The divestiture to J&J Snack Foods for an undisclosed amount allows the organic and natural products giant to streamline its portfolio and reduce debt.

Hain Celestial sells Thinsters cookie brand to Dippin’ Dots owner

Courtesy of Hain Celestial

Hain Celestial sold its Thinsters cookie business to frozen Icee beverage owner J&J Snack Foods for an undisclosed price.

The all-cash transaction, which closed on Monday, helps Hain simplify its portfolio to focus on its larger and faster-growing brands. The organic and natural products manufacturer will use the money to pay down debt. 

“Divesting Thinsters further streamlines our supply chain network and strengthens our ability to focus our efforts on driving greater reach and scale of our core better-for-you brands across our categories of focus,” Wendy Davidson, president and CEO of Hain Celestial, said in a statement. “We are pleased to reach this agreement with J&J Snack Foods and are confident that the business will thrive under their leadership.”

Thinsters are crispy, thin cookies made from real ingredients, such as butter and sugar, that eschew non-GMO inputs and anything artificial.

Hain acquired Thinsters in 2021 as part of its $259 million deal for That’s How We Roll. The transaction’s crown jewel was ParmCrisps, a maker of high-protein, low-carb cheese crisps and snack mixes. ParmCrisps was added to the company’s snack and beverage portfolio of Celestial Seasonings teas, Sensible Portions Garden Veggie Straws and Greek Gods yogurt.

The purchase soon proved challenging for Hain. In early 2023, it wrote down more than half of the ParmCrisps and Thinsters acquisition due to a significant loss of distribution and softening in the keto diet category. 

The sale of Thinsters is part of Hain’s multi-year transformation plan to position the business for growth. The strategy is focused on four core pillars, focus, grow, build and fuel, according to Hain.

The Thinsters divestiture contributes to the focus pillar by further refining Hain’s portfolio of better-for-you brands across five growth categories: snacks, baby and kids food, beverages, meal preparation and personal care.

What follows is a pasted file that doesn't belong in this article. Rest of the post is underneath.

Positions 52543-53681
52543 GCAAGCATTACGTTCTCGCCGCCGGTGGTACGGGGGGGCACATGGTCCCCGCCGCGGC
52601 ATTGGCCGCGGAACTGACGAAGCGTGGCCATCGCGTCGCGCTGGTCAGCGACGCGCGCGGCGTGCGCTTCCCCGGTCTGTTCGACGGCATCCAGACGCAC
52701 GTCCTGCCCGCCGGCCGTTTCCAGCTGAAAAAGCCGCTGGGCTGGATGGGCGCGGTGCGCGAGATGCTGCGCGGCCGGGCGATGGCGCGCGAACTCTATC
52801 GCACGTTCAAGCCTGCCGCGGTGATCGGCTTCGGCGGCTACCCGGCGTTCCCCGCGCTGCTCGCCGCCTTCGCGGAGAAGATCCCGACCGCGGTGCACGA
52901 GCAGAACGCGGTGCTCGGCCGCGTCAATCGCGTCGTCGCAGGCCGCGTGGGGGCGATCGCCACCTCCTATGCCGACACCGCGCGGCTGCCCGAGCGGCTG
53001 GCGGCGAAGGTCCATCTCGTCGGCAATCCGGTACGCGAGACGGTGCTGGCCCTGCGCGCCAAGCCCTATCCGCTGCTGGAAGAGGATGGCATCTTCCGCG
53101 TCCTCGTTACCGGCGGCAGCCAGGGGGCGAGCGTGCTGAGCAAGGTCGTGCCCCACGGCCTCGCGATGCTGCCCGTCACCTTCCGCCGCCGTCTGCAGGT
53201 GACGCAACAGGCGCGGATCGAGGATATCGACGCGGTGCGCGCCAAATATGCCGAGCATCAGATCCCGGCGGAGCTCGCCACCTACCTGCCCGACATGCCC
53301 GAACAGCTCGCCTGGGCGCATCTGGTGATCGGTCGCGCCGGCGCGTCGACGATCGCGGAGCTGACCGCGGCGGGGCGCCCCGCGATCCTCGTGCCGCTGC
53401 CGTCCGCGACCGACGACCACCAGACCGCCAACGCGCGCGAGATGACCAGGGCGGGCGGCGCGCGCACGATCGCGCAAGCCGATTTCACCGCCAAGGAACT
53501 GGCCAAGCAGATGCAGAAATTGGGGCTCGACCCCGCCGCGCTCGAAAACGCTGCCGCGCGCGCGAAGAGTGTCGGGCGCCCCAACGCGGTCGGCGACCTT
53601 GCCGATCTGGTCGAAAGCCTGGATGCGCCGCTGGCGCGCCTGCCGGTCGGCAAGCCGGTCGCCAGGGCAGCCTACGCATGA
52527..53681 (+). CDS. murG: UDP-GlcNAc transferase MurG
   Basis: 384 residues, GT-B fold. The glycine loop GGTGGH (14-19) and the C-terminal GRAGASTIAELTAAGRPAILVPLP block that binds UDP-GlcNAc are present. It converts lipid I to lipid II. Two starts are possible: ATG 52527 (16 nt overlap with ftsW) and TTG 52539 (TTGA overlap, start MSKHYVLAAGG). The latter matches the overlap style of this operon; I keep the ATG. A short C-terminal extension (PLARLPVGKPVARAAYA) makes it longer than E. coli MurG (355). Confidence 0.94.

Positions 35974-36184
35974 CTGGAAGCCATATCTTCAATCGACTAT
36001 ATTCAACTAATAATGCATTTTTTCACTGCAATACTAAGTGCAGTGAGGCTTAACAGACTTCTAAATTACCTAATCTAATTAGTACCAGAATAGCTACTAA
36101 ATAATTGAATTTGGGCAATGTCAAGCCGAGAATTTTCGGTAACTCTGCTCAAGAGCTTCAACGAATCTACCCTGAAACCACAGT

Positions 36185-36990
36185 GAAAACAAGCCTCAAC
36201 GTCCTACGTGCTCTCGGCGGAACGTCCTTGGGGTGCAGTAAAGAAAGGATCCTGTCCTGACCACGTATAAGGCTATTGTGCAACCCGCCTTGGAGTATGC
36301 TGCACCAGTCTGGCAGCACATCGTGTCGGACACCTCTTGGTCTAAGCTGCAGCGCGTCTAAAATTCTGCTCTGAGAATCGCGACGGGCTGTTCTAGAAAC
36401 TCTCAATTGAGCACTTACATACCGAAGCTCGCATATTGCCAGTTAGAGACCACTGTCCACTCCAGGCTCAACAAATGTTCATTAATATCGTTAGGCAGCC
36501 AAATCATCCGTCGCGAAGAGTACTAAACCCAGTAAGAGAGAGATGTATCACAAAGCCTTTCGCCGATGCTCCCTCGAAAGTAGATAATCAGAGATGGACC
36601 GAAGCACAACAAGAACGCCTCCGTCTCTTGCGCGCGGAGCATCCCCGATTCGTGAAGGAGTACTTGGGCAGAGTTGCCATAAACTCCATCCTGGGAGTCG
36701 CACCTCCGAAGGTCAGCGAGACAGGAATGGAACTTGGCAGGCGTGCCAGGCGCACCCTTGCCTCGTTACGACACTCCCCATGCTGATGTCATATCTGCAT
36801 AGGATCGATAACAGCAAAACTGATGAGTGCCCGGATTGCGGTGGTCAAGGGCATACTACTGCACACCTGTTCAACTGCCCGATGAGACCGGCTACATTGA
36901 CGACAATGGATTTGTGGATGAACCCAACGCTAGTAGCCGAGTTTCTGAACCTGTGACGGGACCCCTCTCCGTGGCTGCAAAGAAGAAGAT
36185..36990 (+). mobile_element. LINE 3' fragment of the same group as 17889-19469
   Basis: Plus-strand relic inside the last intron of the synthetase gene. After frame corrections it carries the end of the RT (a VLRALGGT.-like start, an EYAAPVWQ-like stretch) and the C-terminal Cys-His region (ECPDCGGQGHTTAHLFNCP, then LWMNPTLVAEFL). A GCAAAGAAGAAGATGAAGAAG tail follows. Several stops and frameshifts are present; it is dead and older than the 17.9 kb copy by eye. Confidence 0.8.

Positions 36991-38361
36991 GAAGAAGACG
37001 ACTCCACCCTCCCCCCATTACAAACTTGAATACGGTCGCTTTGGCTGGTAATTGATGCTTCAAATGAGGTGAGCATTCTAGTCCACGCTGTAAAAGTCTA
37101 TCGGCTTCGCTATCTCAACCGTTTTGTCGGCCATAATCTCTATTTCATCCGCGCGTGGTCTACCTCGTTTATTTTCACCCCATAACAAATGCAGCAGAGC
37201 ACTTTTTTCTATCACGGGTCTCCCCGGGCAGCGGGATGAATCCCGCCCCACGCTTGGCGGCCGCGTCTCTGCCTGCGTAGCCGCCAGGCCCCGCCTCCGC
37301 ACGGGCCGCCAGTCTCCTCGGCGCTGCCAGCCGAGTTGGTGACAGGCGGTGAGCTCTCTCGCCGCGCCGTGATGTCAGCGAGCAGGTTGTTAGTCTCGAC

Once the darling of the better-for-you food space, Hain has seen competition intensify from deep-pocketed CPG companies. It also has faced headwinds such as COVID-19, inflation and supply chain disruptions. Sales have slumped recently. 

During its fiscal second quarter, sales in its North American region were $267.7 million, a 5.2% decrease compared to the prior period a year earlier and a sequential improvement from the 9.8% decrease in the first quarter. Shares in Hain, which were above $17 at this time a year ago, have declined 62% during the past 52 weeks.

For J&J Snack Foods, the company has built an enviable portfolio of brands through acquisitions including Dippin’ Dots, Superpretzel, Luigi’s Real Italian Ice, Minute Maid frozen ices and Sour Patch Kids flavored ice pops. 

The company,  which traces its origins to 1971 when a failing pretzel company was purchased at a bankruptcy auction for $72,000, has made more than 30 transactions throughout its history. J&J Snack is valued now at $2.7 billion.

Dan Fachner, president and CEO at J&J Snack Foods, said Thinsters complements his company’s existing cookies and baked goods portfolio. The New Jersey firm plans to use its sales, marketing and innovation capabilities to expand distribution and introduce Thinsters to more consumers, he said.

«This acquisition is a natural fit for us,” Fachner said. “Thinsters’ dedication to using high-quality, wholesome ingredients resonates perfectly with our growing customer base.”

  • Dippin’ Dots owner sees bright outlook for the ‘ice cream of the future’ By Christopher Doering • Oct. 30, 2023



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